31. Falungong was banned on 22 July and a major campaign was launched to discredit it and to weed out Party members throughout August and into early September. Thousands of followers were rounded up and Party members who refused to break ties were expelled. Party members were instructed to criticize the movement and denunciation and depiction of the movement's “evil deeds” and “ulterior motives” dominated evening television. In September 1999 many friends in Beijing complained bitterly not about Falungong but about the fact that their favourite television programmes had been taken off the air!
32. Hong, Qi, Zhongguo shehui luanti xianzhuang ji falü tiaozheng kuangjia (The Current Situation and Legal Readjustment and Framework for Chinese Social Organizations) (Beijing: mimeo, 1996).
33. I have come across numerous examples of this in Beijing and Shanghai.
34. In 1997, four urban districts were added and one more rural county. Current estimates suggest that since 1997 over 300 counties and districts have been selected as provincial pilots. “The quality project. Improving quality of care and client orientation in reproductive health family planning services in China” (Beijing: Ford Foundation, 1999), p. 7.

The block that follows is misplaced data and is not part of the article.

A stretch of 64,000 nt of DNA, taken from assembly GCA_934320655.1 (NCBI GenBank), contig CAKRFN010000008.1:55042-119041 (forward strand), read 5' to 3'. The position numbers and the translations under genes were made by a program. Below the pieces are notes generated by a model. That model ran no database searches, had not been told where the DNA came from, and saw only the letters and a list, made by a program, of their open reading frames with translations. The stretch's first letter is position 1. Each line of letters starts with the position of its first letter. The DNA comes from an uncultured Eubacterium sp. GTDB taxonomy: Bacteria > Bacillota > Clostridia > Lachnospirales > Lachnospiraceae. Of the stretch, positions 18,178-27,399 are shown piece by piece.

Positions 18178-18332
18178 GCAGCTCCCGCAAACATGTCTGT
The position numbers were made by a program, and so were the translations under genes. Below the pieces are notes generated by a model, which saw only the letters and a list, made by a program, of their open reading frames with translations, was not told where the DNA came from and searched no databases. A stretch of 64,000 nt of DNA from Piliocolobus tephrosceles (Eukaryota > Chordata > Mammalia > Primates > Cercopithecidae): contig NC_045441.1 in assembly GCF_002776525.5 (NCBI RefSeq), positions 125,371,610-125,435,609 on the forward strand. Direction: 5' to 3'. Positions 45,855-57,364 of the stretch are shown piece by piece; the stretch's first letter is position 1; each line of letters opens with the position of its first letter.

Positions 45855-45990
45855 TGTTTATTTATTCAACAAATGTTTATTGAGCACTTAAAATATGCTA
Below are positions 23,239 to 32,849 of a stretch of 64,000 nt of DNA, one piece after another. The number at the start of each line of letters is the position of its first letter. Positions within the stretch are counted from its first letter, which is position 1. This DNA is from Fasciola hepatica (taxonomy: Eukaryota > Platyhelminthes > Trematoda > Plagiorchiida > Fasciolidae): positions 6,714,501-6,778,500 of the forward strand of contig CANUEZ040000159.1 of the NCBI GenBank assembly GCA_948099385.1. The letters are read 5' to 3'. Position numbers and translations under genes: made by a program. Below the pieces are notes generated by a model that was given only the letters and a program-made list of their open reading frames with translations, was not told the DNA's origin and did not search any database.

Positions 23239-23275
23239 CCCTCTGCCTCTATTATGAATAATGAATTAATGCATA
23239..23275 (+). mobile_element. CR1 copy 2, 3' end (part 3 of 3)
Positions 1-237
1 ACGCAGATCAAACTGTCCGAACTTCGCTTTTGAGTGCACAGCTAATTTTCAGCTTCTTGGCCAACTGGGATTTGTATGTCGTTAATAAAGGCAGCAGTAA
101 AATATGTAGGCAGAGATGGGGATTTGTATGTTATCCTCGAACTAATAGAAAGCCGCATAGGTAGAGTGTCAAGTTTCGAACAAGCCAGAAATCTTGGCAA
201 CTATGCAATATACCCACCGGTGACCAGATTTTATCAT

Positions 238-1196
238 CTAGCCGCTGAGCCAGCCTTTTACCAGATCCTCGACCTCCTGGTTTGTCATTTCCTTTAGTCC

35. Knup, Elizabeth, “Environmental NGOs in China: an overview,” in Woodrow Wilson Center, the Environmental Change and Security Project (eds.), China Environment Series (n.d.), p. 10.
36. Party secretaries at the institutions of higher education were instructed to monitor the situation carefully and to do their best to resolve it swiftly and with the minimum of fuss.
37. See also Knup, , “Environmental NGOs,” p. 12 and Dunn, Seth, “Taking a green leap forward,” The Amicus Journal, Winter 1997, pp. 12–14.
38. Baum, and Shevchenko, , “The state of the state,” pp. 333–34.